After bikepacking over 400 miles across the state of Oregon last year, we rolled into our last town before taking the Amtrak back home and saw the most glorious sign. "Gluten-free bakery." I've arrived! I couldn't think of a better way to round out the trip and my birthday.
The cupcake was everything I wanted. Sweet, squishy, and sugary. Heaven.
After I finished, which took all of 30 seconds, I could sense how I wanted another one.
We all know the sensation of wanting something sweet. The desire can be strong and can bring you to finish off a whole tray of cookies or grabbing that second serving of cake without ever thinking twice.
For one thing, it's not you, it's the sugar. We crave it and for good reason. It's in our DNA to search out that sweet taste, like our ancestors did foraging for foods like berries and boiling down sap for maple syrup. Only now we have it in almost all processed foods where it can be hard to stop eating.
We are "biologically addicted to sugar." We want sweet even when we're full. Our hunger hormone gets suppressed with more sugar and it's harder to detect when to stop consuming. It's a vicious cycle.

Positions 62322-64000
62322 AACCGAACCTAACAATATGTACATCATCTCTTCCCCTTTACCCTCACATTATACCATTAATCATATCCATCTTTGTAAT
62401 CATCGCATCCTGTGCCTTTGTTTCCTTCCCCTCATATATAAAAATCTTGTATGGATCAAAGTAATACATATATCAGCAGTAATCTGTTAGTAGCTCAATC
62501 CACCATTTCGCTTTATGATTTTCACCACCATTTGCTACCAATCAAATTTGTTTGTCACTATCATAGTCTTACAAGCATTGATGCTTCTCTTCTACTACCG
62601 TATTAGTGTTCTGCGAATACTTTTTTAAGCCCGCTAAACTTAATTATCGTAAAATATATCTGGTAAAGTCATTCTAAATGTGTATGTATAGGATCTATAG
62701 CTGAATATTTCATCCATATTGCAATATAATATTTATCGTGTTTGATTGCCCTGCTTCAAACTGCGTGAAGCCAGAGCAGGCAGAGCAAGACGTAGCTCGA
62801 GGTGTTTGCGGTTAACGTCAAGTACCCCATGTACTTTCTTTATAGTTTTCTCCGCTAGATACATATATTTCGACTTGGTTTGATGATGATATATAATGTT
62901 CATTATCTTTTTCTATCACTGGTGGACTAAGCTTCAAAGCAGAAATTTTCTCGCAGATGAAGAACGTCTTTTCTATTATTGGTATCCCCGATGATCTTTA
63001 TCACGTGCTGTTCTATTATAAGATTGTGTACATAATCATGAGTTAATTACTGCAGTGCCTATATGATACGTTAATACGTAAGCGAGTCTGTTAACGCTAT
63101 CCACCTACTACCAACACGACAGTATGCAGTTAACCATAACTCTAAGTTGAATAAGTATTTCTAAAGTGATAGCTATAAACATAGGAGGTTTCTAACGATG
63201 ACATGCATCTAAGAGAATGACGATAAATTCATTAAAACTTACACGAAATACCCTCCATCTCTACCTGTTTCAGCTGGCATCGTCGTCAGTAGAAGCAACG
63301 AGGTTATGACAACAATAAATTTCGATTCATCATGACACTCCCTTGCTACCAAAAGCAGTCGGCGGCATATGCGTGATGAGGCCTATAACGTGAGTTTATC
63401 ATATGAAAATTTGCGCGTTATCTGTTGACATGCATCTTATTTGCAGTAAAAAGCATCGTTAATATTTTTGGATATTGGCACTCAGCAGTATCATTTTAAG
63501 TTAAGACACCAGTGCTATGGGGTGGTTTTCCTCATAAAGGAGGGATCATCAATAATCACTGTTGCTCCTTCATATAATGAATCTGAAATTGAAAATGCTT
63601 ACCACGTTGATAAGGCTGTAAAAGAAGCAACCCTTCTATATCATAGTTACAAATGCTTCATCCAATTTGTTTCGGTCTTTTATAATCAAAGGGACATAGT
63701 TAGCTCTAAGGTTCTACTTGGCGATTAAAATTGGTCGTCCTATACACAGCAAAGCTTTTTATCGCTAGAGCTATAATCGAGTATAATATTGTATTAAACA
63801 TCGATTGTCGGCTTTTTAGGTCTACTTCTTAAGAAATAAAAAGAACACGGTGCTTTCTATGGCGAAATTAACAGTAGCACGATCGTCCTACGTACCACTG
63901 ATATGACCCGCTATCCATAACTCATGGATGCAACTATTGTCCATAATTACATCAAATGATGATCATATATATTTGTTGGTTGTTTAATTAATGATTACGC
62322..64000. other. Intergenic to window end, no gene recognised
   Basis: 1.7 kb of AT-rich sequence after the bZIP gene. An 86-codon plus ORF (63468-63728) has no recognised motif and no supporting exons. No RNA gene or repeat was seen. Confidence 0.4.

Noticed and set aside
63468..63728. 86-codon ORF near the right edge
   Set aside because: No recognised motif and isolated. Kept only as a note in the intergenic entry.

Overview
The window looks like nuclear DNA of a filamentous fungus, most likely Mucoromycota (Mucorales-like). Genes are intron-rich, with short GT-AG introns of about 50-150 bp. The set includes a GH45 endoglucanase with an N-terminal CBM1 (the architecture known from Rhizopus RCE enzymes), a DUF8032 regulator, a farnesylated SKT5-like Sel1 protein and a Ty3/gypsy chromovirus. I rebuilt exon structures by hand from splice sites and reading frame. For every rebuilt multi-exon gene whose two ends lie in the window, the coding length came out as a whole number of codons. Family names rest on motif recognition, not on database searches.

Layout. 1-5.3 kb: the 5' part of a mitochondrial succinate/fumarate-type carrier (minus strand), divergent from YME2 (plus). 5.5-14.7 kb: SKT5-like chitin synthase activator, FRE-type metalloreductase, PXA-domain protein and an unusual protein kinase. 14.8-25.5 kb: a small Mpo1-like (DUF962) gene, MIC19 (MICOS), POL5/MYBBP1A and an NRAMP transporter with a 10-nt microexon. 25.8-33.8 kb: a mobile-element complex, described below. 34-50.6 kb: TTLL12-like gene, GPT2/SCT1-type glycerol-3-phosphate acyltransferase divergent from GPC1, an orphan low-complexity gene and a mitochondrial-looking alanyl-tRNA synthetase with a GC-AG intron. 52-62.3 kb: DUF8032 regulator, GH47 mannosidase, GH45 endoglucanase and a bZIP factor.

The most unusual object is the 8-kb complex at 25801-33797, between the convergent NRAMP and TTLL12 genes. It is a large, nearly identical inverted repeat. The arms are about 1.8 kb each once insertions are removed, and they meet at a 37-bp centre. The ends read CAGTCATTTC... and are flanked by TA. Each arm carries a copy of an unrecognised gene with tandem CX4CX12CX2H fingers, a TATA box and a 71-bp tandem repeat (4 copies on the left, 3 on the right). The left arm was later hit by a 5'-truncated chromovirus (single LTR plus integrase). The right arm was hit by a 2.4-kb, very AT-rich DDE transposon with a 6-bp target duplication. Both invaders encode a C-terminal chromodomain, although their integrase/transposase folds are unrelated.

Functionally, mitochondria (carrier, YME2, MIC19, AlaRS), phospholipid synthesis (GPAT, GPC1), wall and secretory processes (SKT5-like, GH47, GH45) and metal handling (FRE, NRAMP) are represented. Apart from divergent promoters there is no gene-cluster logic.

So how do we kick the sugar carving?
According to Dr. Mark Hayman, a functional medicine doctor, whenever you get a strong desire for sugar, ask yourself these two questions:
What am I feeling? Name the emotion.
What do I need? The answer does not involve food. For example, do you need a hug? We often insert food when we actually need something else. The emotion will lead you to self-compassion.
Here are some other helpful ways soothe your craving for sugar.
Eat real, whole foods. Need I say more?
Try fermented foods like kefir, kimchi, or miso. The probiotics in living, fermented foods offset the bad bacteria in your gut and chill out your sweet tooth.
Put a tablespoon of apple cider vinegar in a glass of water or on cooked veggies. I promise, it tastes better than it sounds.
Enjoy herbal tea with 5 drops of liquid stevia. Stevia doesn't spike your blood sugar like other sweeteners but delivers the taste of sugar to take the edge off.
Go to bed! Your hunger hormone is regulated by getting quality sleep. The more hours you are awake in the day, the more food your are likely to consume. As soon as you feel fatigued, wind down for the night, put away technology and rest.
Decrease emotional stress. Grab a hug, hug yourself, call a friend and share your day with someone (but don't unload), listen to your favorite song or write a letter.
Get some fresh air! Go for a walk, stand next to a tree, feel the ground or watch a cloud float by. Be in your body and notice the outdoors with all your senses.